Anyone who’s ever played a role-playing game has been frustrated by a nonsense quest, some sort of menial task that must be completed before a character agrees to give you a vital item. Yonder: The Cloud Catcher Chronicles veers entirely too far in the opposite direction, as its characters can’t wait to hand you the items you’ll need for harvesting resources. One, an overly enthusiastic miner, presents a pickaxe to anybody who prompts him for conversation; speaking to him a second time completes that task. As he insists, he just really wants you to have that tool, no strings attached.
Traveling through Gemea, the island at the center of Yonder, carries a similar ease. There are no enemies, and your protagonist can’t die: jump off a cliff and he will cutely glide down via umbrella; submerge the hero in water and she’ll simply wash up nearby. The natural barriers that exist in the game apply only to shortcuts, like having to take the long way around a river until you’ve at last gathered enough skill and resources with which to craft a stone bridge, or having to satisfy the requests of Moai-like statues before you can leap into their mouths and fast-travel between them.
In a few rare instances, you’ll need to gather a certain number of Spirits so as to dispel the Murk from which you’re attempting to save the island—never mind that all of its inhabitants are leading perfectly happy, unthreatened lives. But even here, it’s not as if you’ll have to survive a puzzle-filled dungeon to retrieve any of them, as they’re often just hanging out in a glowing inanimate object, waiting for you to interact with them.
Without a way to fail, Yonder: The Cloud Catcher Chronicles just soldiers on like its fishing minigame.
From the bland, Lego-like aesthetic of the game’s townsfolk to its overly cutesy animals, Yonder is a game for children. But what exactly is the game meant to teach them? Minecraft allows players to build anything they can imagine, whereas Yonder limits players to specific objects, and then further limits the placement of those objects to confined areas. Stardew Valley has a well-considered economy and makes players work to maintain their growth. Yonder operates like a late-night Ronco advertisement: You just set a seed, forget it, and your farm does the rest. Removing monsters doesn’t impart any sort of lesson about how to overcome obstacles, for if pacifism isn’t a deliberate choice on the player’s part, as in Undertale, then it’s just a meaningless convention. What challenge, what fun, is there in a Dungeons & Dragons campaign played with a die that only ever rolls 20s?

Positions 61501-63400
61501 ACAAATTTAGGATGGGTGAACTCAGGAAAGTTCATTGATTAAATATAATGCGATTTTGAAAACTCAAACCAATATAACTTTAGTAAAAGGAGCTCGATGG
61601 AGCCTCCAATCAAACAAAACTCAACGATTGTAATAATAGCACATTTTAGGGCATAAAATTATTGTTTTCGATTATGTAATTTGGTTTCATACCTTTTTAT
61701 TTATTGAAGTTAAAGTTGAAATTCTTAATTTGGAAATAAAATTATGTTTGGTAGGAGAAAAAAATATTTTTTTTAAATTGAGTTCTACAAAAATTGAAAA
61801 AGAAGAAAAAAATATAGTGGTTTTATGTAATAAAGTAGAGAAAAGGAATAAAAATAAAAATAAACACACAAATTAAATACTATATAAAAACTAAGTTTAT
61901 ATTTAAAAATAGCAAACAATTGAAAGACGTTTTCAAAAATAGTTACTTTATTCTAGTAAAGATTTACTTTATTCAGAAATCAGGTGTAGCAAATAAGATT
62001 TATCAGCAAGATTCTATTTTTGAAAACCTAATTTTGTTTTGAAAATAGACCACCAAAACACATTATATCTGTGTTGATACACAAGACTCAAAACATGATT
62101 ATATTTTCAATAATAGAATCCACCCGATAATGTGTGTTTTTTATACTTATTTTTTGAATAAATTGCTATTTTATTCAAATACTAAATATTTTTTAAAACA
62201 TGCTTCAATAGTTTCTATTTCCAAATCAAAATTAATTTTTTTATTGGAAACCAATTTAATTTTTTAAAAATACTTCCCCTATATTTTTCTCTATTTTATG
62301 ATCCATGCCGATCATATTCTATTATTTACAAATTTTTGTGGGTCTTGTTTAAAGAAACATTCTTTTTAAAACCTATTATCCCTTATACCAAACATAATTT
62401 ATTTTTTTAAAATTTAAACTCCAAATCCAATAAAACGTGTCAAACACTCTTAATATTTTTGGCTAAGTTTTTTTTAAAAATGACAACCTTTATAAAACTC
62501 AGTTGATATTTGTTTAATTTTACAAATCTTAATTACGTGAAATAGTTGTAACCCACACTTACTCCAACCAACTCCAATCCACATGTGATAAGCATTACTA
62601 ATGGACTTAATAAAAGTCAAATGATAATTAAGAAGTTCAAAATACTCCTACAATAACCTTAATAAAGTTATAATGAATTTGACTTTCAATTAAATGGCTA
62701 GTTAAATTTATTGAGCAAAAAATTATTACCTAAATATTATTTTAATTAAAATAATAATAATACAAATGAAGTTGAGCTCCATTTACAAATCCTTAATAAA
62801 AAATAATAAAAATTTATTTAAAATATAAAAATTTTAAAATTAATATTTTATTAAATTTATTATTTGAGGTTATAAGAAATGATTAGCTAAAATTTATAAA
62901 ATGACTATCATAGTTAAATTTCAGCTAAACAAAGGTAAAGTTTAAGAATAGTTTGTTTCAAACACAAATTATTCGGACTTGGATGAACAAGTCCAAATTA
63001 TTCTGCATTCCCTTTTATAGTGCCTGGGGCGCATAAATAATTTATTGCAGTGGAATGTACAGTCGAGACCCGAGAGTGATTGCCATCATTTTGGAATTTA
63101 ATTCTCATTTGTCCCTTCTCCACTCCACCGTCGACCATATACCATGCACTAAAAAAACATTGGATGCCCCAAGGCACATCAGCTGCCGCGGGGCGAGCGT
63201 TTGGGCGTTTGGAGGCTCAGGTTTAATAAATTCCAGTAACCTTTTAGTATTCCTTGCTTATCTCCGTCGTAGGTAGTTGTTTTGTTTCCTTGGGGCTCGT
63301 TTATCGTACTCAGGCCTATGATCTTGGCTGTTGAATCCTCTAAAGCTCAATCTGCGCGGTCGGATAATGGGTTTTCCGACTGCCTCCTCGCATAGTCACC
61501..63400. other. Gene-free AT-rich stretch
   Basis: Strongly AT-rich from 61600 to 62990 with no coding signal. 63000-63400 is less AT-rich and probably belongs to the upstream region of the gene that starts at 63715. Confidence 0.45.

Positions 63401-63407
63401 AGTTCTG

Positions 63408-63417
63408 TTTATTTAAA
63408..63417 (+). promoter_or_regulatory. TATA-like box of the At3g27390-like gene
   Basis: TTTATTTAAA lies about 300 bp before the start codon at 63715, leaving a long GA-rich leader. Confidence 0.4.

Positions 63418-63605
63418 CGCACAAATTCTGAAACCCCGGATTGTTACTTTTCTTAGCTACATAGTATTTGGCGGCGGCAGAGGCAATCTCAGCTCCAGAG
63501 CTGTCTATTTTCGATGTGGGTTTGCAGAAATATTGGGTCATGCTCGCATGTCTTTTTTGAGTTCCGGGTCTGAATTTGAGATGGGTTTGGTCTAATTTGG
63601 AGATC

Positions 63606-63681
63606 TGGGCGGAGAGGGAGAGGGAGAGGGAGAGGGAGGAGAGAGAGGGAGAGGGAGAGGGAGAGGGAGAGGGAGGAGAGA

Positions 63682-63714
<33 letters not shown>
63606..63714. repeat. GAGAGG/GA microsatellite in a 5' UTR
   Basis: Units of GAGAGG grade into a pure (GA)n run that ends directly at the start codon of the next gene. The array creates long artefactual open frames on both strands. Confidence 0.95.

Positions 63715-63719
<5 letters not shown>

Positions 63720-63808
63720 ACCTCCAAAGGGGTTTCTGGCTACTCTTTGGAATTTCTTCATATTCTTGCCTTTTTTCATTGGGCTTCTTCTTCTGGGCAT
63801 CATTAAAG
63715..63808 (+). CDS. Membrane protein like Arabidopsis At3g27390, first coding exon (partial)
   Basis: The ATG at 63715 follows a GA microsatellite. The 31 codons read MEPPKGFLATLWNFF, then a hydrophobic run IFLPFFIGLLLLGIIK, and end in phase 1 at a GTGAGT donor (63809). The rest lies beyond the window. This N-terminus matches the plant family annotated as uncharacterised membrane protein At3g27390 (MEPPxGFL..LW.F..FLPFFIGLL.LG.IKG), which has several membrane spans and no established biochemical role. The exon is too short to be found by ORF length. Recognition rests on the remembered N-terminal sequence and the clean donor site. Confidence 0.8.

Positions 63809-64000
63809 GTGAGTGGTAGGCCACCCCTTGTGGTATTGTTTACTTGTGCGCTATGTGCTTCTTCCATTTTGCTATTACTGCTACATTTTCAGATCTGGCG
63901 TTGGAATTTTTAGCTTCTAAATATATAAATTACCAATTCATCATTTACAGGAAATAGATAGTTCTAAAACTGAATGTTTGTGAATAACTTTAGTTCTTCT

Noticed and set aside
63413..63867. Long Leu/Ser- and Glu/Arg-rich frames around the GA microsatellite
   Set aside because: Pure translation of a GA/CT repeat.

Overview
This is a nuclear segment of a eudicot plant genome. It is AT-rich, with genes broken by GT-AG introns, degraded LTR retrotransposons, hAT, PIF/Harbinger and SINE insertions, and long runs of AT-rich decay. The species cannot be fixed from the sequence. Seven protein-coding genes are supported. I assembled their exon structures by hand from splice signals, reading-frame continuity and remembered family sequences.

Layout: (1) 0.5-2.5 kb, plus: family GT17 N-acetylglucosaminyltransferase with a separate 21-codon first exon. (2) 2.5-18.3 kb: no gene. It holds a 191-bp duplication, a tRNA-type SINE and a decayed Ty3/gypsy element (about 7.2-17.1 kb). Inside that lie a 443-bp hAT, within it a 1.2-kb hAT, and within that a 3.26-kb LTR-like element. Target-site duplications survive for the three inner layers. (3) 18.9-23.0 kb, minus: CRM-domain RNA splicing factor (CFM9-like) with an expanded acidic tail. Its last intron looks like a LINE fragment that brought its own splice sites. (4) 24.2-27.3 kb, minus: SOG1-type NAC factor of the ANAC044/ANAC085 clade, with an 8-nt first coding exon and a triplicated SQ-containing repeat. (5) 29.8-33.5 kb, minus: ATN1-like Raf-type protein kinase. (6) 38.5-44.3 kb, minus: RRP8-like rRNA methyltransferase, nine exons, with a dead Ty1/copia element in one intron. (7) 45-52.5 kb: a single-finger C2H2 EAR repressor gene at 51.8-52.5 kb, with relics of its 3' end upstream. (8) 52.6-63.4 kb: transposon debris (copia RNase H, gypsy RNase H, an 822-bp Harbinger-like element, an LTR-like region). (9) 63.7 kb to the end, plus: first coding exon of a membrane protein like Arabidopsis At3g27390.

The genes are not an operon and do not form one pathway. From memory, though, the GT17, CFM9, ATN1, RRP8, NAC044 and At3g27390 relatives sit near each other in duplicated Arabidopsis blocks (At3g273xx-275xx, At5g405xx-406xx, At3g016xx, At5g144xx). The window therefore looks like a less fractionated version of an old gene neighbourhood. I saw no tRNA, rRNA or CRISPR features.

Gemea’s environmental composition doesn’t make any sense, what with the Shivering Plains sandwiched between the autumnal Dapplewood Forest and spring-like Sunderland Wilds. But the island’s eight biomes do offer some scenic vistas, and imbue a sense of erratic beauty upon the land, especially if players start planting the seeds from one region in another. Every quest essentially boils down to fetching a series of items, but at least a few of these otherwise mundane tasks are elevated by their comic value, as with the retrieval of Kozi’s top-hatted or beribboned menagerie, or helping a woman grow a beard so that she can impress her hirsute friend.
All of these things are meaningless without stakes. The “main” campaign can be completed in under five hours, most of which involves tedious backtracking on account of a far-too-finite inventory. A tacked-on denouement at last provides a reason for your journey, but also outs everything up to that point as a glorified tutorial that teaches you how to craft, barter, and build, but only once or twice asks or expects you to do so. (Farming exists but is never needed.) Without a way to fail, the game just soldiers on like its fishing minigame: a thing that’s tedious but not at all difficult, and which simply continues until players either succeed or become bored enough to give up.